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Contents

  1. Revealed: the Roman Ninth Legion's guilty secret
  2. Related essays
  3. The Life of Antoninus Pius: The Lost Legion
  4. More top stories

Jan Virginia. One of my favorite mysteries, the ninth legion mysteriously went missing in Britannia, never to be heard from again. What happened to those Roman Soldiers? I want to hear your theories. I believe they got lost and died of the elements, or, the barbarians did what barbarians do. Or both. Damian PL Jan 24, Dec 7 Scotland. I believe that in the ninth legion desertion might have happened which would make it very weak to fight against the Britons. They might have went into enemy territory too far and got lost or ambushed.

Space Shark Ad Honorem. Jan 24, Theninthlegion said:. Edwulf Jan 24, Sep 1, Tokyo. Lost in the paper work. Or destroyed by Parthians and not re raised. Last edited: Jan 24, Jun 29, land of Califia.

Revealed: the Roman Ninth Legion's guilty secret

Jan wirral. The anonymously authored Augustan History, compiled in the 3rd Century, adds when Hadrian became emperor, " the Britons could not be kept under Roman control ". A tombstone from Ferentinum in Italy, tells us emergency reinforcements of over 3, men were rushed to the island on " the British Expedition ", early in Hadrian's reign.

The emperor himself visited the island in AD , in order to " correct many faults ", bringing with him a new legion, the Sixth. Fourth left is a still from the movie.


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The loss of such an elite military unit had an unexpected twist which reverberates to the present day. When the emperor Hadrian visited Britain at the head of a major troop surge, he realised that there was only one way to ensure stability in the island - he needed to build a wall.. From this point, cultures on either side of the great divide developed at different rates and in very different ways.. Scholarly opinions collated by D.

Cambell are generally united in suspecting the Briganties were responsible, but divided about whether they were attacked in York, on route to Caladonia, or in Caladonia, though some others seek to account for their official disappearance in different and less dramatic ways. This book reads like a seventh grader wrote it with three quarters of the book dedicated to a very loose history of the Roman Empire.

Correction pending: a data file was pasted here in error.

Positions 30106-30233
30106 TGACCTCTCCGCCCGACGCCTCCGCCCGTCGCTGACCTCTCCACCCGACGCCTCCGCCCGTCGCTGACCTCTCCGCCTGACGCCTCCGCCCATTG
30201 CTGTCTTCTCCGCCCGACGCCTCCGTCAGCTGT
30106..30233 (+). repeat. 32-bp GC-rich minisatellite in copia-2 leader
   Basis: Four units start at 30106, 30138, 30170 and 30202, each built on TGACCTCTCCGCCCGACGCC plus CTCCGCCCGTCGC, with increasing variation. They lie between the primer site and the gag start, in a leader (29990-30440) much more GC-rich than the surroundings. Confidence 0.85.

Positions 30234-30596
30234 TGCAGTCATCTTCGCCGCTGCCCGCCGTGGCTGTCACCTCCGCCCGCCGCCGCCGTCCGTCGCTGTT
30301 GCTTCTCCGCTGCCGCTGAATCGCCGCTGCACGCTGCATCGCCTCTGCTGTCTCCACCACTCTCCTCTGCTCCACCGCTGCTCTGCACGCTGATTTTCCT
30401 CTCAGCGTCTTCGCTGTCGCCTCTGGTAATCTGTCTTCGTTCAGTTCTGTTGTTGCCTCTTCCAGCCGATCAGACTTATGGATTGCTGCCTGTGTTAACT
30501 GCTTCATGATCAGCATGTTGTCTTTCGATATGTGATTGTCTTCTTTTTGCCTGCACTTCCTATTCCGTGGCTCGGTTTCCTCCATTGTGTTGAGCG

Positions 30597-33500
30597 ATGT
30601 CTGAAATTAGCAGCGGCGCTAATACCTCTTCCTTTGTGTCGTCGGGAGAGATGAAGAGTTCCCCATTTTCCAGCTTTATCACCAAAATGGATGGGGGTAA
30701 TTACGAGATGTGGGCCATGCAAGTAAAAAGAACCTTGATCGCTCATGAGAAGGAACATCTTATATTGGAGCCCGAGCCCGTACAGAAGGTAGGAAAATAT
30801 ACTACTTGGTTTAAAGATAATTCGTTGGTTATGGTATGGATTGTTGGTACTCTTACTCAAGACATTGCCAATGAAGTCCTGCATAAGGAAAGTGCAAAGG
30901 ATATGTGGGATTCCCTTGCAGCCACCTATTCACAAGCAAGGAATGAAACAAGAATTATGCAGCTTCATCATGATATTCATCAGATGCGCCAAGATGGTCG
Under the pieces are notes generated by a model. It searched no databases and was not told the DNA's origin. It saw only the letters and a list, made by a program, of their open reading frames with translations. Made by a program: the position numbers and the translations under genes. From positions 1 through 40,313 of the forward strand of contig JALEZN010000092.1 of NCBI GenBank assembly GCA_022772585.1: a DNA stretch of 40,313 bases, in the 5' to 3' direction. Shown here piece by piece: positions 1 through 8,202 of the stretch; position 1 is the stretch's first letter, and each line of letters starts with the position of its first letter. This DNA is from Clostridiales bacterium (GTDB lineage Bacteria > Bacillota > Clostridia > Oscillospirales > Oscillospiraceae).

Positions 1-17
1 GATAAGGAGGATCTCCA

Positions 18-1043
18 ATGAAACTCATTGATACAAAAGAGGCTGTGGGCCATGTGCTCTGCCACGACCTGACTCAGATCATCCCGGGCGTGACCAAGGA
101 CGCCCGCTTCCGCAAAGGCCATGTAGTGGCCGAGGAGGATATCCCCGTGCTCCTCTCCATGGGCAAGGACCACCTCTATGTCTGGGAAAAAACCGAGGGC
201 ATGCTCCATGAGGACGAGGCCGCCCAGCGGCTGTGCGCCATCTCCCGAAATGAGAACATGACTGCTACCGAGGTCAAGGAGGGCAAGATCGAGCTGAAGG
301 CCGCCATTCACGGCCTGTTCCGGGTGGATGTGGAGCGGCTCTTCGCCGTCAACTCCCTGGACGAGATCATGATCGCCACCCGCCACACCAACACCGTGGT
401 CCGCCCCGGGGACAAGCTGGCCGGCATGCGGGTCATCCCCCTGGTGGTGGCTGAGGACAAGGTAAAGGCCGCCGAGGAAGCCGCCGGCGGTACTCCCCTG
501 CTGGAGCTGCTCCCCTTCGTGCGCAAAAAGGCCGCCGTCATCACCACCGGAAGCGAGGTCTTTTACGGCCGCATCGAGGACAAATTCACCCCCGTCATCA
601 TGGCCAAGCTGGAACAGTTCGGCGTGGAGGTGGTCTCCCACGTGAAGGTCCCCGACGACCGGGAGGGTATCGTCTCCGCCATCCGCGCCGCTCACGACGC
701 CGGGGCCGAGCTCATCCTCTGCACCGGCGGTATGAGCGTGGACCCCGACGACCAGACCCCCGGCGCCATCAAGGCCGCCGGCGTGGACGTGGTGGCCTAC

A number of theories are presented about the disappearance but few facts are mentioned. See all 6 reviews.

Related essays

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The Life of Antoninus Pius: The Lost Legion

Amazon Restaurants Food delivery from local restaurants. Nevertheless, there are some clues that argue against such a sudden disappearance.

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The stamps from Nijmegen are dated in the year , and it seems that there are a few officers still in service after ;one Lucius Aemilius Karus even becomes governor of Arabia in But it is equally possible that the legion may indeed have been hammered down in Scotland and the stamps only represent some leftovers after the transfer of the legion. Other hypotheses state that the Ninth could have been destroyed during the Jewish revolt led by Simon ben Kosiba in , or in Cappadocia in , or during a rebellion on the Danube in Either case, the inscription listing all the legions and dating back to the reign of emperor Marcus Aurelius makes no reference to the Legio IX Hispanica.

The last inscription naming it, the one from , speaks about a building project in the reign of Trajan. He manages to identify the Roman legions of Britain. He also reminds us of Legio VI Victrix, which according to one inscription about Marcus Pontius Laelianus, consul in and legionary tribune seven years earlier, arrived in Britain around AD, about at the same time with the new governor, Aulus Platorius Nepos.

More top stories

So what happened to the Ninth? Antiquarian John Horsley claims it was indeed smashed, but there are no records of the event, just like in the case of the one destroyed by Parthians. Information regarding a potential war in Britain is vague: They might as well hint at his visits here. But he notices that the transfer of the Sixth did not necessarily mean an annihilation of the previous military force. One of them is the aforementioned Lucius Aemilius Karus, whose service in the legion might have been simultaneous with that of Laelianus in the Sixth.

Similar data therefore imply that a British war around was quite improbable. Archaeologist Eris Birley has two scenarios in mind: In this case the Ninth may as well have been transferred to Judaea in the time of emperor Hadrian. Rosemary Sutcliff also added fuel to the legend, but she was more inspired by the Cambridge Ancient History and Rudyard Kipling.